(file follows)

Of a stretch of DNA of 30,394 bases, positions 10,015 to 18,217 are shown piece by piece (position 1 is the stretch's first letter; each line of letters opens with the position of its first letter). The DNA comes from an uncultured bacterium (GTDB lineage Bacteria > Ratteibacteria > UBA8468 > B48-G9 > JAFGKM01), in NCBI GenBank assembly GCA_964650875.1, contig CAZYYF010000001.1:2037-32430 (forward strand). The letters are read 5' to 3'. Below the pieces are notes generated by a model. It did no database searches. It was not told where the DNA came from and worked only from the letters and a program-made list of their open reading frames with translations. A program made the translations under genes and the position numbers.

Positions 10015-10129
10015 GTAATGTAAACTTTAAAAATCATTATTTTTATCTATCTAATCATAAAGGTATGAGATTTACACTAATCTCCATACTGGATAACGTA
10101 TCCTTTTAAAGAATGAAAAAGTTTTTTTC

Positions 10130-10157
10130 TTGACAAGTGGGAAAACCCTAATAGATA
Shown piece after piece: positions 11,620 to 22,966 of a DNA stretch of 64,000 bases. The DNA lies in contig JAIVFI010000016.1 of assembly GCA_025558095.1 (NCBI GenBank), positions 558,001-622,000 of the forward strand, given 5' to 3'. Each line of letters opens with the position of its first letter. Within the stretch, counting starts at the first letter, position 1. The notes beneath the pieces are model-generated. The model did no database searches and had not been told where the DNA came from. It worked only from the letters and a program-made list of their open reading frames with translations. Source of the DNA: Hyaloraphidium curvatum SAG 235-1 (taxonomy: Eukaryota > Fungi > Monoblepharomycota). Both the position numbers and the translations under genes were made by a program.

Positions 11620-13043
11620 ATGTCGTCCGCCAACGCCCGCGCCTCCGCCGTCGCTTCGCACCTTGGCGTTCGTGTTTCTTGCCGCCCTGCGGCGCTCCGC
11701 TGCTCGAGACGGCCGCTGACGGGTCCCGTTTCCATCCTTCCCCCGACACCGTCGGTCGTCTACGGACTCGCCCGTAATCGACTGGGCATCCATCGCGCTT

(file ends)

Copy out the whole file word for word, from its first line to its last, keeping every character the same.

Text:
Of a stretch of DNA of 30,394 bases, positions 10,015 to 18,217 are shown piece by piece (position 1 is the stretch's first letter; each line of letters opens with the position of its first letter). The DNA comes from an uncultured bacterium (GTDB lineage Bacteria > Ratteibacteria > UBA8468 > B48-G9 > JAFGKM01), in NCBI GenBank assembly GCA_964650875.1, contig CAZYYF010000001.1:2037-32430 (forward strand). The letters are read 5' to 3'. Below the pieces are notes generated by a model. It did no database searches. It was not told where the DNA came from and worked only from the letters and a program-made list of their open reading frames with translations. A program made the translations under genes and the position numbers.

Positions 10015-10129
10015 GTAATGTAAACTTTAAAAATCATTATTTTTATCTATCTAATCATAAAGGTATGAGATTTACACTAATCTCCATACTGGATAACGTA
10101 TCCTTTTAAAGAATGAAAAAGTTTTTTTC

Positions 10130-10157
10130 TTGACAAGTGGGAAAACCCTAATAGATA
Shown piece after piece: positions 11,620 to 22,966 of a DNA stretch of 64,000 bases. The DNA lies in contig JAIVFI010000016.1 of assembly GCA_025558095.1 (NCBI GenBank), positions 558,001-622,000 of the forward strand, given 5' to 3'. Each line of letters opens with the position of its first letter. Within the stretch, counting starts at the first letter, position 1. The notes beneath the pieces are model-generated. The model did no database searches and had not been told where the DNA came from. It worked only from the letters and a program-made list of their open reading frames with translations. Source of the DNA: Hyaloraphidium curvatum SAG 235-1 (taxonomy: Eukaryota > Fungi > Monoblepharomycota). Both the position numbers and the translations under genes were made by a program.

Positions 11620-13043
11620 ATGTCGTCCGCCAACGCCCGCGCCTCCGCCGTCGCTTCGCACCTTGGCGTTCGTGTTTCTTGCCGCCCTGCGGCGCTCCGC
11701 TGCTCGAGACGGCCGCTGACGGGTCCCGTTTCCATCCTTCCCCCGACACCGTCGGTCGTCTACGGACTCGCCCGTAATCGACTGGGCATCCATCGCGCTT